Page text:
Civil Preparedness and the Sacrifice of the 'Stay-Behinds'
By Gar Smith
October 27, 2005

Anyone too poor to have access to a vehicle was left stranded by the floodwaters of Hurricane Katrina. This was not an oversight. Plans to abandon the poor have been an unspoken part of emergency planning since the days of the Cold War. Credit:
"The President's principal message to the people... was that he was ordering the movement of people from the cities." Twenty-nine days later, nuclear war erupted and the political landscape was changed forever. "There are supposed to be about 1,500 fragments of what only last year was the United States of America. There are rumors that the nation will come together again, but I think it will take a long time. There are still regions of the country which people simply avoid."

These excerpts are taken from the "diary" of a fictitious insurance salesman named Jack Shuler -- an imaginary survivor of "The Nuclear Crisis of 1979." The diary appears in a little-known Defense Civil Preparedness Agency (DCPA) report published in 1976 for distribution "to DCPA personnel (involved) in developing plans for nuclear civil protection." It was intended to be read by government planners who believed that a nuclear war was "winnable."

Twenty-nine years later, this little-noticed document provides a chilling look into the dark side of disaster management. It is clear from this study that the abandonment of the poor and elderly to the battering winds and deadly floodwaters of Hurricane Katrina was not simply the result of poor planning -- it was the fulfillment of a well-established policy that views major calamities as opportunities for "social cleansing."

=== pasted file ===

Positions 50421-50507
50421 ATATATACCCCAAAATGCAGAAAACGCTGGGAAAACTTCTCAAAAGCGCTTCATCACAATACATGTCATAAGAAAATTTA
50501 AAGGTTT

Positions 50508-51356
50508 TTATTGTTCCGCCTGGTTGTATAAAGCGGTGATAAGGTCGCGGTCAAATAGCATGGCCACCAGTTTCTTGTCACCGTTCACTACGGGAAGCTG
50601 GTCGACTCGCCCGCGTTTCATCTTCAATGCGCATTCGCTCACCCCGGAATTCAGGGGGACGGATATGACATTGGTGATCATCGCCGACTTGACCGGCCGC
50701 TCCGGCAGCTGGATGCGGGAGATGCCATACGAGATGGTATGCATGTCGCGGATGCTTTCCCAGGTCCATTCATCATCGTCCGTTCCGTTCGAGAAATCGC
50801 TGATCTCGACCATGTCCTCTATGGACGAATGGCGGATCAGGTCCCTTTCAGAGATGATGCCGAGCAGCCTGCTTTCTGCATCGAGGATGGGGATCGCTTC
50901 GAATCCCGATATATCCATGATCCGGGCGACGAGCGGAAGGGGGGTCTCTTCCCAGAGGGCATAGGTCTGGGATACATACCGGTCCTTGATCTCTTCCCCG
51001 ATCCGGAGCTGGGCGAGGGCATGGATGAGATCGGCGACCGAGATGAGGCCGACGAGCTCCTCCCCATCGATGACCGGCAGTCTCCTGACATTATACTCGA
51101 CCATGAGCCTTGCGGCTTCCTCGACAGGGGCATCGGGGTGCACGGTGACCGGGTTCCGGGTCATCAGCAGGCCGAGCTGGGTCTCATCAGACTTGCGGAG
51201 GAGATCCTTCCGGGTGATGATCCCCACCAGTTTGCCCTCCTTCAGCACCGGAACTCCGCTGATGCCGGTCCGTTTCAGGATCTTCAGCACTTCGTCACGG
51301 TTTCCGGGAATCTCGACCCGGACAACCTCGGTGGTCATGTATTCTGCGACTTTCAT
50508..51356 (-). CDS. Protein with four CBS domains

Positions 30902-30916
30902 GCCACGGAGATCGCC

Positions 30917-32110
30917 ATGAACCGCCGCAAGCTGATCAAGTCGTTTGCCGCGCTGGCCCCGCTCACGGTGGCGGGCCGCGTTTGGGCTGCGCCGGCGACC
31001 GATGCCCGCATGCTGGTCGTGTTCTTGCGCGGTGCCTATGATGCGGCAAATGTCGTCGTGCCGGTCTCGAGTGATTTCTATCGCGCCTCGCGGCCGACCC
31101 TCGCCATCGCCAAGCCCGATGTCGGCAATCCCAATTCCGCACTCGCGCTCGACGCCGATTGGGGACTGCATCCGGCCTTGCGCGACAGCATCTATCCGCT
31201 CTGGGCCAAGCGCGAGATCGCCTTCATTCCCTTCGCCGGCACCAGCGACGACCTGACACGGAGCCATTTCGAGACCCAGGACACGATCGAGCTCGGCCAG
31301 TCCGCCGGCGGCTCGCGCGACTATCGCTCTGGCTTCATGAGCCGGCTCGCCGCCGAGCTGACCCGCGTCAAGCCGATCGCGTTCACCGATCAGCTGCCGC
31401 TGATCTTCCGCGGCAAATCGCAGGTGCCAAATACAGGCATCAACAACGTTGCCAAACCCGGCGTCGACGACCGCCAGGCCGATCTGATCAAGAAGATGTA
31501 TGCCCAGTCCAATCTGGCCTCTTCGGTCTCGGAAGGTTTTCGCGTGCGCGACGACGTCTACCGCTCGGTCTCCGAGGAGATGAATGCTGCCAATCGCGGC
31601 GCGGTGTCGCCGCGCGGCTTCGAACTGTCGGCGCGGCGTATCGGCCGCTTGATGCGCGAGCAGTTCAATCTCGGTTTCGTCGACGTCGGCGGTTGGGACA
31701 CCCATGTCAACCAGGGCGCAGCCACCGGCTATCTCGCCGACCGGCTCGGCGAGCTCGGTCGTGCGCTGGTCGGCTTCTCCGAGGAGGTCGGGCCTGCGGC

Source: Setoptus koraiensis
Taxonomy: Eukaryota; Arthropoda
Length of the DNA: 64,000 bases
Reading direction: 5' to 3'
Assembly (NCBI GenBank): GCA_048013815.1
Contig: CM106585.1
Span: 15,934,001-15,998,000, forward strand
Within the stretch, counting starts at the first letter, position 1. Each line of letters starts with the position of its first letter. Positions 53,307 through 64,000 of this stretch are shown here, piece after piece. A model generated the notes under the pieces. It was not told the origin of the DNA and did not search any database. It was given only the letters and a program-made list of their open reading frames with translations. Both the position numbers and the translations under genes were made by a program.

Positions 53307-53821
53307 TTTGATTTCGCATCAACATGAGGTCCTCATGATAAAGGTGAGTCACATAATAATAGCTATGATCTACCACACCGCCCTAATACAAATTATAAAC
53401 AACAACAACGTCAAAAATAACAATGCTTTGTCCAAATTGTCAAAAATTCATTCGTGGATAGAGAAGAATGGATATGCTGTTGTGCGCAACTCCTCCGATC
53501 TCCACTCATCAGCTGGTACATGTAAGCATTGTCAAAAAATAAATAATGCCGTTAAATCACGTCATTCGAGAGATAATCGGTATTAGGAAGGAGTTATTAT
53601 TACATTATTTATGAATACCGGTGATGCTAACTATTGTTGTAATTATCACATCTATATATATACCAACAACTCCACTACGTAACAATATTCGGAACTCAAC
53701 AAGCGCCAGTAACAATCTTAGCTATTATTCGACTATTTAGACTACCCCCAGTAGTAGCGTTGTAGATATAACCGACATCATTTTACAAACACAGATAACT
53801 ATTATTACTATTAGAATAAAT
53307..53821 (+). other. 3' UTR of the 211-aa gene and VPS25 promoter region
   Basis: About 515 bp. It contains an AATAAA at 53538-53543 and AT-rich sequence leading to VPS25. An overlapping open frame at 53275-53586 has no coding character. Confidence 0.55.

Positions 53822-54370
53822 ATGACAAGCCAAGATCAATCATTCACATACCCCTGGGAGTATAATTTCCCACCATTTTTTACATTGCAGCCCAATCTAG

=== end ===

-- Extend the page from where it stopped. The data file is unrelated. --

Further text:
Crisis Relocation Planning
In 1983, the Reagan Administration announced a $10 billion, five-year civil defense program based on the strategies spelled out in this report.

The Reagan White House and the Pentagon had claimed that Crisis Relocation Planning -- the evacuation of America's cities to "host areas" outside targeted urban centers -- could save 80 percent of the population from nuclear war. The government's actual1976 study, however, was not so optimistic.

In this chilling scenario, the DCPA envisioned a Superpower confrontation over Berlin leading to the outbreak of tactical nuclear war in Europe. In response, the US launches a limited "first strike" against the Soviet Union and, on August 6, 1979, the Soviets respond, raining 5,000 megatons of nuclear explosives onto the US.

Out of a population of 220 million Americans, only 78 million -- roughly 35 percent -- could be called survivors. The initial explosions killed 24 million Americans and left 15 million severely injured. Because 80 percent of the bombs were ground-burst weapons designed to maximize fallout, another 38 million badly irradiated survivors would die within a few months or suffer sterility, cancer, leukemia. Some 64 million less-contaminated Americans would give birth to a generation of mutants or still-borns.

An example of "Strategic Racism." This government Civil Defense pamphlet from the 1950s adapts the then-popular stereotype of the "lazy Mexican sleeping under a cactus" and ads a barefoot wife and baby. The message was clear: People like this would be the first to die in a nuclear blast. Fifty years, later, FEMA was prepared to let the poor perish.
Good Riddance to the "Stay-behinds"